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I am certain that we have all experienced moments in our life where something happens outside of “our plans.” I think it’s safe to say that we have also all experienced this in a heightened way over the past year and are probably continuing to experience it. My second son was born one year ago. As with my other pregnancies, his was high-risk and challenging, especially in the last few months. Two weeks before his birth, my husband began encountering patients who had contracted COVID-19. Just one week prior, he had almost been unwittingly exposed twice. The possibility that my husband might be quarantined during the birth of our son, as well as shortly after, became very real.

The whole situation was so messy (and isn’t birth always, anyway?). And while my husband was mercifully able to attend our baby’s delivery, like so many others, we lost precious moments. Our little one didn’t meet most of his extended family for months upon months. His baptism was shared via Zoom. Yet, like we have all found, perhaps especially within the stripping of this past year, the Lord is not found in the fire, or in the wind. He is found in the still small quiet. This past year has caused all of us to retreat to some extent in many ways, and for many different reasons. Isn’t it interesting, though, that for Mary, upon accepting the conception of the Lord in herself, the first thing she does is to “go in haste.” Given how she could be, and likely was treated, having conceived outside of marriage to Joseph, it would make total sense for her to retreat until Jesus was born. But having nothing to hide, she bravely goes out to tell of the Good News — the first evangelizer!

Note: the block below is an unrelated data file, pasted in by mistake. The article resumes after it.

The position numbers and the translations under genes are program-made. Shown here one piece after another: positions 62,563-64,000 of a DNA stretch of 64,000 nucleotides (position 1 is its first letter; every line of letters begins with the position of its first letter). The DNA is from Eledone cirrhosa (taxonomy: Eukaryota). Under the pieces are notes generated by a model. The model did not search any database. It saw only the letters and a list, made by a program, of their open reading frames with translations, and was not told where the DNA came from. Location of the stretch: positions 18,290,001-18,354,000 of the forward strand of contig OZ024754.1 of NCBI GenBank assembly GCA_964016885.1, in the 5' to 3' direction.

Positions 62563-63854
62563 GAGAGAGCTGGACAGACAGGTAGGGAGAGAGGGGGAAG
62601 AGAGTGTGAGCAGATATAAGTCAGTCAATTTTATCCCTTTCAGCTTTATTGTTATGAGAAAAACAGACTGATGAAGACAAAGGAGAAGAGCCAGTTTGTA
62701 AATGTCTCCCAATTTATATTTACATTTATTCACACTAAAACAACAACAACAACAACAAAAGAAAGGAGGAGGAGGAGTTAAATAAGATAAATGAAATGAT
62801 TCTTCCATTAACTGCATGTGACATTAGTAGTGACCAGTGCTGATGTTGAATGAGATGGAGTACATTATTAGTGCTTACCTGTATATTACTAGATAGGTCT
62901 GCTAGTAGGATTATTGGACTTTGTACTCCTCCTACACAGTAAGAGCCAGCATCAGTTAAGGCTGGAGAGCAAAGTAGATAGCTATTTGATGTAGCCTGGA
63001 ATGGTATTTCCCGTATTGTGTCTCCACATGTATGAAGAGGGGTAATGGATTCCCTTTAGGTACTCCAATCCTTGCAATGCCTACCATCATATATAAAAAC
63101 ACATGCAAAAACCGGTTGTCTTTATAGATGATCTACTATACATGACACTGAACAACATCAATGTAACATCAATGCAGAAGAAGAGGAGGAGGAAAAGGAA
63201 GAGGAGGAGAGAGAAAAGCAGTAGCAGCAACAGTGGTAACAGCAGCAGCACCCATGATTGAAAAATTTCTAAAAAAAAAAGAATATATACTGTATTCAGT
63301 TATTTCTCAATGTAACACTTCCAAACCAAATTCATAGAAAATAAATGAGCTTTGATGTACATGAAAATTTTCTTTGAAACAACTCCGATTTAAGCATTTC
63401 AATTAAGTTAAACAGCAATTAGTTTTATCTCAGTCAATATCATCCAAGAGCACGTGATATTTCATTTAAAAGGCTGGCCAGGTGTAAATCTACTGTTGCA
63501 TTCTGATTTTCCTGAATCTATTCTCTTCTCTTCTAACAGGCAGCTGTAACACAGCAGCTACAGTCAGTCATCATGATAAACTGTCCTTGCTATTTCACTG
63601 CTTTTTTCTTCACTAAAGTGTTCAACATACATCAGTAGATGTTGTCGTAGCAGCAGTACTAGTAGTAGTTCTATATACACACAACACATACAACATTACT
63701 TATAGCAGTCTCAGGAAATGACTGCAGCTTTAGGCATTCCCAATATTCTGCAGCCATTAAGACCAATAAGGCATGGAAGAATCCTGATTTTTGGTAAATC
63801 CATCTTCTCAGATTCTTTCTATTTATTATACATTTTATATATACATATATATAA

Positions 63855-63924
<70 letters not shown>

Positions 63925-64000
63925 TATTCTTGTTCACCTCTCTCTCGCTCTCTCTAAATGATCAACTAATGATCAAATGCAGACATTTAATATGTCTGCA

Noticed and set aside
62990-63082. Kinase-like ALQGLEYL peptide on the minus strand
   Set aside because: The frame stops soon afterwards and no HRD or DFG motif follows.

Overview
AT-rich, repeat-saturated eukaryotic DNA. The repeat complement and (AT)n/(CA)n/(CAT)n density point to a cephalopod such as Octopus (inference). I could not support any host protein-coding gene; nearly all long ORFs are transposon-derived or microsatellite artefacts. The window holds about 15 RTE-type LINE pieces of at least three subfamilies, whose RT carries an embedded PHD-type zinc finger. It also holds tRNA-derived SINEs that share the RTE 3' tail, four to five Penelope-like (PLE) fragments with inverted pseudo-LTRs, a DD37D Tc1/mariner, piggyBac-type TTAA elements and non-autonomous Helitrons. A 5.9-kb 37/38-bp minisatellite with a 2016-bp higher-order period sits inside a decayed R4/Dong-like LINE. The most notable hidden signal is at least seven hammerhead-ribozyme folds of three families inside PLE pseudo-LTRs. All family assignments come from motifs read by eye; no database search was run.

In 1 Kings, Elijah retreats to a cave, telling the Lord that the Israelites have rebelled, broken the altars, and have murdered all the prophets — he alone remains, and they are seeking his life (1 Kings 19:10). The Lord tells Elijah to “Go out” to stand before the Lord. There is a “strong and violent wind rending the mountain and crushing rocks.” Then there is an earthquake. Then a fire. It is after all these events, that Elijah hears a “light silent sound” and goes out to meet the Lord when He passes by (1 Kings 19:11-12).

It’s interesting to note that the mountain Elijah was hiding on is the same mountain where God appeared to Moses. Like Elijah, Moses fled because his life was pursued, but God also tells him to return [to Egypt] and serve Him. The USSCB notes that as Elijah was asked to go out of the cave and stand before the Lord (1 Kings 19:11), to “stand before the Lord” is a “literal translation of a Hebrew idiom meaning, ‘to serve the Lord.’” 


Mary’s fiat, her acceptance of God’s Word to her, culminates in quiet. #catholicmom

Mary’s fiat, her acceptance of God’s Word to her, culminates in quiet. She is the first evangelizer, but she is not the first herald. Moses is called out of hiding in the desert to serve the Lord by proclaiming the God of Israel and entreating Pharaoh to physically free the enslaved Israelites. Elijah is called out of a cave to serve the Lord by proclaiming the God of Israel and spiritually free the Israelites enslaved by their idols. Elizabeth (and John the Baptist in utero) [loudly] herald Jesus’ coming into the world and proclaim Him to be “the Lord.”

Mary accepts this as so. She proclaims Jesus by her reception of Him into her body. She heralds Him in birthing Him into the world. She proclaims Him by nurturing Him every day in relative obscurity as he grows in independence (Luke 2:52). She heralds Him at the Wedding of Cana, “Do whatever He tells you” (John 2:5).

Perhaps I speak not only to myself when I entreat us to seek the Lord’s “light silent sound” in our lives and come out of our hiding (whatever that might mean to us individually) to serve Him. The plethora of saints show us that God does not call all of us to be physically loud. However, the quietest saints, cloistered, or who had taken vows of silence, also show us that it is very possible to proclaim Christ loudly in the way we live.

Mother Mary, please pray for us, especially today on the feast of Christ’s Annunciation, that we would pause to hear the still silent voice of Christ and continue to invite Him further into our hearts.


Copyright 2021 Lindsey Mitzel
Image: Andreas Wohlfahrt (2019), Pexels